How can the biodiversity and climate crises be tackled together?

The protection of nature is a major weapon against the climate crisis, but it remains on the periphery of diplomacy and finance. That might be changing

The health of ocean ecosystems is an important weapon in the fight against climate change (Photo: DepositPhotos)


Ecologists have long conceived of the earth as a living organism where every plant, animal, river and cloud are interconnected.

In the political sphere, however, the climate and biodiversity crises have more often than not remained solidly bunkered away from each other. That could be changing.

A series of major meetings are pushing the governments of the world to address both crises as one. Experts hope they could lead to a major shift in the way we think about tackling climate change.

On Monday, a new blockbuster report revealed that up to one out of eight million known plant and animal species could be at risk of extinction.

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Global warming is the third biggest factor driving species extinction after changes in land and sea use and the direct exploitation of organisms, according to the report by the UN’s biodiversity science body IPBES. A hike in temperature of just 1C has impacted life from the level of ecosystems to that of genetics. At 1.5C to 2C of warming – the goals of the Paris climate agreement – the report warns the ranges of most of the world’s species on land will shrink significantly.

But this relationship, as scientists and politicians increasingly note, isn’t only negative: often – though not always – conservation efforts bolster the climate too. Healthy ecosystems are imperative for the earth’s capacity to mop up C02.

“We know that ecosystems are currently absorbing 25% of emissions. Another 25% of our emissions are going into the oceans, which is causing ocean acidification,” Guy Midgley, a coordinating lead author of the report, said on Monday. “Together, that’s half of our emissions not ending in the atmosphere because of the health of our ecosystems.”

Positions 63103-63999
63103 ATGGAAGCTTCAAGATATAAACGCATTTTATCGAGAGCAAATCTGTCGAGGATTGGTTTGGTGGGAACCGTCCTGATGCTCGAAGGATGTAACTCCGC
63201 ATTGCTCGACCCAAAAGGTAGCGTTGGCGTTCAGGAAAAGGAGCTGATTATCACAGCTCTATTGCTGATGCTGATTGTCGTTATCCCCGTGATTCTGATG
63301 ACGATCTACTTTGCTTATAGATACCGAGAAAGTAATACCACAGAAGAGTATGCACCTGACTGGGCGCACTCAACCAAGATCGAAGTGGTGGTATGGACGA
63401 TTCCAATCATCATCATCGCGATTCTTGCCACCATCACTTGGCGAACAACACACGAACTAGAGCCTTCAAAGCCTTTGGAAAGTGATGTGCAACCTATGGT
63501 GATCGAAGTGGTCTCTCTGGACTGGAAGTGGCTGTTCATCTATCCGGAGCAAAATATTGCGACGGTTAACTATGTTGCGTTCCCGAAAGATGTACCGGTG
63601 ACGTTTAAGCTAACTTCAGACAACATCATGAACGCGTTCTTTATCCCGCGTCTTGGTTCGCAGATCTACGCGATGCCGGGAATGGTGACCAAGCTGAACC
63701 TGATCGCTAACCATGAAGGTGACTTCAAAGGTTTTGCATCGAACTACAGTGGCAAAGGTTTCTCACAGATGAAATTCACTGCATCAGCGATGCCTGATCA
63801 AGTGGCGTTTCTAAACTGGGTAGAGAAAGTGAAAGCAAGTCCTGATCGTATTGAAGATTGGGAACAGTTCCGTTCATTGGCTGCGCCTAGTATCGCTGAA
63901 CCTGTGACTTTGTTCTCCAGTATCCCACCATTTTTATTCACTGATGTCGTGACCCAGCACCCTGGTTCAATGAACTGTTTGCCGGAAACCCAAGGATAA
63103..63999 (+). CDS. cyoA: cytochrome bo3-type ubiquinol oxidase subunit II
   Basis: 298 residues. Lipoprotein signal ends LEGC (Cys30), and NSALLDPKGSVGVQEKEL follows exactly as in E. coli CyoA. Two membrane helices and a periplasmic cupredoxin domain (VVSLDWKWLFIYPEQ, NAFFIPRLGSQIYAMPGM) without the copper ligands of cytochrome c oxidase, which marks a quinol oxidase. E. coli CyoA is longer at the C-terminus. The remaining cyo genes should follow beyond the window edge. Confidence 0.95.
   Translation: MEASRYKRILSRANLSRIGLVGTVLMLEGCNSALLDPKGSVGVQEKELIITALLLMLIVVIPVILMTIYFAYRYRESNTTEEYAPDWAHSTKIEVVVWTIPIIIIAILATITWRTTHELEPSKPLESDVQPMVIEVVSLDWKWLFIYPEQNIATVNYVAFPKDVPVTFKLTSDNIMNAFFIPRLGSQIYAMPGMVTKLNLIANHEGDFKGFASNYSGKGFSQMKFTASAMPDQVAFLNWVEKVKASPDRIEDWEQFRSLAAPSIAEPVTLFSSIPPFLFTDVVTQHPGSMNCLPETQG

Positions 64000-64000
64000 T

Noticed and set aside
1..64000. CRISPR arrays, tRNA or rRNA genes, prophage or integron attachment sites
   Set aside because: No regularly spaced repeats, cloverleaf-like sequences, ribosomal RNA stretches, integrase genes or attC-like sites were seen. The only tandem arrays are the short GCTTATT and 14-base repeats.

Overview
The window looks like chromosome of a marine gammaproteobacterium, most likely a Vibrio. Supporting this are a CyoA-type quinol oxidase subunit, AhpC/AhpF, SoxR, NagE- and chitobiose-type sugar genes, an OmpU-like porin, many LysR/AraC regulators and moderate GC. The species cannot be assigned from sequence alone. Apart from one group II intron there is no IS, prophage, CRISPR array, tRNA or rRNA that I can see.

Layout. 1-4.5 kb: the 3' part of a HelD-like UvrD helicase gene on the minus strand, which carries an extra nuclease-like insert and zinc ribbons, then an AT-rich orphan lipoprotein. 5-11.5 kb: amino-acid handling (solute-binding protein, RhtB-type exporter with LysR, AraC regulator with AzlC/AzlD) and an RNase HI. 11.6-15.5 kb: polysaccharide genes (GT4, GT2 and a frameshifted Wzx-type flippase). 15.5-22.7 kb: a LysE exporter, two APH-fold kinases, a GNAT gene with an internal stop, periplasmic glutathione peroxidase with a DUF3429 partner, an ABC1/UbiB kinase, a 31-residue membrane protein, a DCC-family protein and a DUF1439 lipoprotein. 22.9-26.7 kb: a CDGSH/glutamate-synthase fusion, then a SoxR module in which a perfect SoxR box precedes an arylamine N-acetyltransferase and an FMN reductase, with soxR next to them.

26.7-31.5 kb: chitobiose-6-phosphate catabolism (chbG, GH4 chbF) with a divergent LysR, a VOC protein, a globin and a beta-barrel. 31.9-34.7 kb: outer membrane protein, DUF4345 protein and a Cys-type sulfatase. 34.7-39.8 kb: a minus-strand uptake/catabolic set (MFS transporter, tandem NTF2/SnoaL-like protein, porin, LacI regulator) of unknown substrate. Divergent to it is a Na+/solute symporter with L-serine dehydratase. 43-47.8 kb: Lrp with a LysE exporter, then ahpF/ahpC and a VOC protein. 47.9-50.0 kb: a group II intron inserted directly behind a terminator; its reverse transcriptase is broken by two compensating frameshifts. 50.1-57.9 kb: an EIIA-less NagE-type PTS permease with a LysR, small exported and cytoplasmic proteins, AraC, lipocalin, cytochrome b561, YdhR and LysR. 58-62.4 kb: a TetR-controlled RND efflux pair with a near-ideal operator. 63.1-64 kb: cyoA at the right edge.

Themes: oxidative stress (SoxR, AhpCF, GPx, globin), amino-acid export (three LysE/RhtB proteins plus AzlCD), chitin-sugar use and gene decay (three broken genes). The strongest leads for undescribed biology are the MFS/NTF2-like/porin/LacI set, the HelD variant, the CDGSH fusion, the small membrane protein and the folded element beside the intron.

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Though some ecosystems act as better sponges than others. Coastal habitats, such as mangroves, sea grass and salt marshes can soak up carbon up to 40 times faster than tropical forests. Peatlands, which cover 3% of the land surface, represent the largest terrestrial carbon store.

Meanwhile, evidence of the critical role of certain animals in the maintenance of these ecosystems continues to stack up. Known in zoology as cornerstone species, the beaver is vital to wetlands through dam construction, the scaly pangolin protects forests from termite ravages, while by stomping vegetation, African forest elephants encourage the growth of larger trees capable of absorbing more carbon.

It is estimated that so-called ‘nature-based solutions’, which benefit climate and biodiversity, could provide 40% of the carbon emissions cuts needed by 2030 to give a decent chance of limiting warming below 2C. Yet they receive less than 3% of climate funding.

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Conservationists familiar with diplomatic negotiations on biodiversity and climate change complain of bureaucratic ghettos. The two UN programmes, the Convention on Biodiversity (CBD) and UN Framework Convention on Climate Change (UNFCCC), don’t really talk to each other, Beatriz Luraschi, a researcher on climate change and biodiversity at the UK nature charity RSPB, told Climate Home News.

While “the CBD has always been more inclusive of other issues, including climate change,” Luraschi said, citing a decision passed at the CBD in 2018 in Egypt calling on states to slash emissions through ecosystems, “the same level of interest in biodiversity has never been reflected in the same formal setting in the UNFCCC. Even though there is some language in the Paris Agreement on maintaining environmental integrity, it just isn’t as explicit.”

This is changing. Frances Seymour, a senior fellow at the World Resources Institute (WRI), notes that there is growing appetite within the UN for literature on the crossovers, with a major report by the think tank due to be released in September.